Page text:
And with that I would like to wish everyone a happy holiday season and a wonderful 2023!

Oliver and Mary Robbins

Oliver Robbins, the fifth child of Jacob and Sarah (Spilman) Robbins, was born in Decatur County, Indiana, in 1840.  He turned 12 years old on the Oregon Trail as the family came west in 1852.

After arriving in Oregon, Jacob’s family initially settled near Salem in Marion County, but soon enough moved north to take up land around Molalla in Clackamas County, about half way between Salem and Portland.

Molalla – between Portland and Salem

In 1865 Oliver Robbins, then about twenty-five years of age, purchased 1008 acres about a mile south of Molalla.  That same year he was married to Mary Jane Thompson, the daughter of a pioneer from nearby Marquam, Oregon.  Mary had attended school in Oregon City and always remembered being drive back to Marquam by a freight hauler.  It took the hauler’s ox teams three days to make the trip because of the poor roads.  A clipping from an unknown newspaper later recounted Mary’s story:

“…when a wheel dropped into one of those chuck holes, the man would get a fence rail, or a limb to pry it loose so the oxen could draw the wagon on.  Sometimes I was sitting on the rail or limb to help pry the wheel up, and sometimes I was whipping and hawing at the oxen.  And sometimes the man, he was such a big fellow, was doing the sitting and I was driving and making all the noise I could.  If we had met anyone I don’t know how they could have passed us, the road was so narrow.  We would bounce over a big root, and down into a big chuck hole would go the wheel, then our work would begin all over again.  The oxen were poor and weak and the road was worse than bad.  I have forgotten a great many things, but I’ll never forget that trip from Oregon City.”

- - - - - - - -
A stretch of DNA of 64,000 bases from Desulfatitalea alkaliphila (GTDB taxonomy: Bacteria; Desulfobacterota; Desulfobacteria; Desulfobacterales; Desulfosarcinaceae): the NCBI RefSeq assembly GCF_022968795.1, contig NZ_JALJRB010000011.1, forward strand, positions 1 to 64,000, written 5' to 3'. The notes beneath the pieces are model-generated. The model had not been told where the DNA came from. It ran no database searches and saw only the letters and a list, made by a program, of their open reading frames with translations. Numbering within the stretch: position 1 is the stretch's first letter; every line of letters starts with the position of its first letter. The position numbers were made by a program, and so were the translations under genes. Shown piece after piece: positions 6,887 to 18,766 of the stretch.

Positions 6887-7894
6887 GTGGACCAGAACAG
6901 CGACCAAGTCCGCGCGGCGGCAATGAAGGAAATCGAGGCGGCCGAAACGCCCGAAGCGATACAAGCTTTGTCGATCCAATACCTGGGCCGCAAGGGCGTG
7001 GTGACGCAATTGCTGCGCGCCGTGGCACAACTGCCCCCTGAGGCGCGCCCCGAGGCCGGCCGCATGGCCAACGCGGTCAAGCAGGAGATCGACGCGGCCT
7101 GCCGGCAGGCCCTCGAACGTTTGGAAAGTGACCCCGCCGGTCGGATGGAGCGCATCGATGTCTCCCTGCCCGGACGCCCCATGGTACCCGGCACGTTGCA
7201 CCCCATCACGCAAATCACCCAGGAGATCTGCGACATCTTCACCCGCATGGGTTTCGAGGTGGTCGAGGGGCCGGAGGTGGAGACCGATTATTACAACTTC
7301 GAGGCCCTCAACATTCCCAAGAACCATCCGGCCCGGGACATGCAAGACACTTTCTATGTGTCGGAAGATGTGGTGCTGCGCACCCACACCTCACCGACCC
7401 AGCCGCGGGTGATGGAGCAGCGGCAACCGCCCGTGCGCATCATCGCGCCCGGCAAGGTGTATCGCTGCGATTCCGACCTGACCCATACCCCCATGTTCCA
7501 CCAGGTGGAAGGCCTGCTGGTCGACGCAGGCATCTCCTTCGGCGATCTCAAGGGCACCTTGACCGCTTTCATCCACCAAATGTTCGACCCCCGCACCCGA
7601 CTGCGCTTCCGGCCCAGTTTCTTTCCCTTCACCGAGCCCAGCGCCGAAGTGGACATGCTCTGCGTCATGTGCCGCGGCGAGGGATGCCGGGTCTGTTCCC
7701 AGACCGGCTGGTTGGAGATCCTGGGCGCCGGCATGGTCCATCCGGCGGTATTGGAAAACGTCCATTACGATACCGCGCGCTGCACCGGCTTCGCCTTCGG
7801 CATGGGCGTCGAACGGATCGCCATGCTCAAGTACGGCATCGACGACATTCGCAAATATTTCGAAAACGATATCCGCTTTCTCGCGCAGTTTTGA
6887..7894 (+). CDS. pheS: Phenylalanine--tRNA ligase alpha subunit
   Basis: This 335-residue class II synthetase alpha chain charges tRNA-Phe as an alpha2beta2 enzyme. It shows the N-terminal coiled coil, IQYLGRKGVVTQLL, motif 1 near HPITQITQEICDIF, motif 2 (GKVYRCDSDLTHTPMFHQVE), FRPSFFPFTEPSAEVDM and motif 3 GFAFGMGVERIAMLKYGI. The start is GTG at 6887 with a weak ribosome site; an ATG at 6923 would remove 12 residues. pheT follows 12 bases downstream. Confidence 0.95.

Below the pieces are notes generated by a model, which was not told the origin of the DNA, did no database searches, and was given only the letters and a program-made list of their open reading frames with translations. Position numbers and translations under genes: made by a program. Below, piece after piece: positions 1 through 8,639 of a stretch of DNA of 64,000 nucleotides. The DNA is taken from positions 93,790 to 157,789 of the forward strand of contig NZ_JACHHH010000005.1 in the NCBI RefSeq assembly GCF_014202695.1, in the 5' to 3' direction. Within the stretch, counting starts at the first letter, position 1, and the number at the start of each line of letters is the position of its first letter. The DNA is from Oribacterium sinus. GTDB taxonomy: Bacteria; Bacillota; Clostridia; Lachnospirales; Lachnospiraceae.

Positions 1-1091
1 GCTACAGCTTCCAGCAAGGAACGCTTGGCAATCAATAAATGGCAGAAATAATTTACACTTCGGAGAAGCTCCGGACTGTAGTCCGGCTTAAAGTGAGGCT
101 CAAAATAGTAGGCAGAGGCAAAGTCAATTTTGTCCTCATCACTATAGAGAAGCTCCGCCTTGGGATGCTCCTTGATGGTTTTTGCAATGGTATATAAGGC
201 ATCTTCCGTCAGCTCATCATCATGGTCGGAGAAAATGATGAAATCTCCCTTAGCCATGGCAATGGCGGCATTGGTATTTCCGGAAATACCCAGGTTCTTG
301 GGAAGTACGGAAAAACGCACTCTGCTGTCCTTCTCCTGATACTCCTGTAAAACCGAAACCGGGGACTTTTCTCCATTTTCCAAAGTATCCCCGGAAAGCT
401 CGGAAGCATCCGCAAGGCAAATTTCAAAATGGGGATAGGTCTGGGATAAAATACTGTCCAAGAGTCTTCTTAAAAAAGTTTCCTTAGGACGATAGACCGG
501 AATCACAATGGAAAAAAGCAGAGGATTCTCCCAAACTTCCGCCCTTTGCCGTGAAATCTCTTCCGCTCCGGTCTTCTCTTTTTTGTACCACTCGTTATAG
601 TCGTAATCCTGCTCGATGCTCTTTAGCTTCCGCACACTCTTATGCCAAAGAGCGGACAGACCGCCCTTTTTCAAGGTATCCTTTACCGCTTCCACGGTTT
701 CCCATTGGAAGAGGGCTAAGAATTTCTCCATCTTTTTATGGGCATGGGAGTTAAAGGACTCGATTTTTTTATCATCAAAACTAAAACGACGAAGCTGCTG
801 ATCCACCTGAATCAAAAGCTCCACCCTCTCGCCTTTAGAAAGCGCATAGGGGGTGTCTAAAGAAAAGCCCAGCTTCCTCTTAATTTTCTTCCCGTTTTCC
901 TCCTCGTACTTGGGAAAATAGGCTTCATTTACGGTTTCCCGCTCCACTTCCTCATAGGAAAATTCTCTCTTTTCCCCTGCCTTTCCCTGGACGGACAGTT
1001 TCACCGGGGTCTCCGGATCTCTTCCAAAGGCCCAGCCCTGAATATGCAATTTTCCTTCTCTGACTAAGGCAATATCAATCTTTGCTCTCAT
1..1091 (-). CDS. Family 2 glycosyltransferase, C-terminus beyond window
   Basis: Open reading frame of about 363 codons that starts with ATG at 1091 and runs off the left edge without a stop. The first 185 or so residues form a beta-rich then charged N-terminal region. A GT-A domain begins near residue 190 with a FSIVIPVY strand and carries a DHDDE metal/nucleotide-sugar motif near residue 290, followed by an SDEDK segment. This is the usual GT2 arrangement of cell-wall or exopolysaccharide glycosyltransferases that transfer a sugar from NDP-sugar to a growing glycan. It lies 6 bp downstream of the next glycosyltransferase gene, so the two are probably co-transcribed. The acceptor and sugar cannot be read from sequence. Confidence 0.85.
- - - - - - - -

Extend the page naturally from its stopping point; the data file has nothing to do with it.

Oliver Robbins

The year following their marriage, Oliver and Mary moved to Umatilla Meadows in eastern Oregon.  where they remained until 1871, when they returned to Molalla.  Oliver’s father Jacob and older brothers Harvey, Martin, and Thomas, were engaged in freight hauling and other activities in eastern Oregon during this time.  In 1871 Oliver and Mary Robbins returned to Molalla, where they remained for the rest of their lives.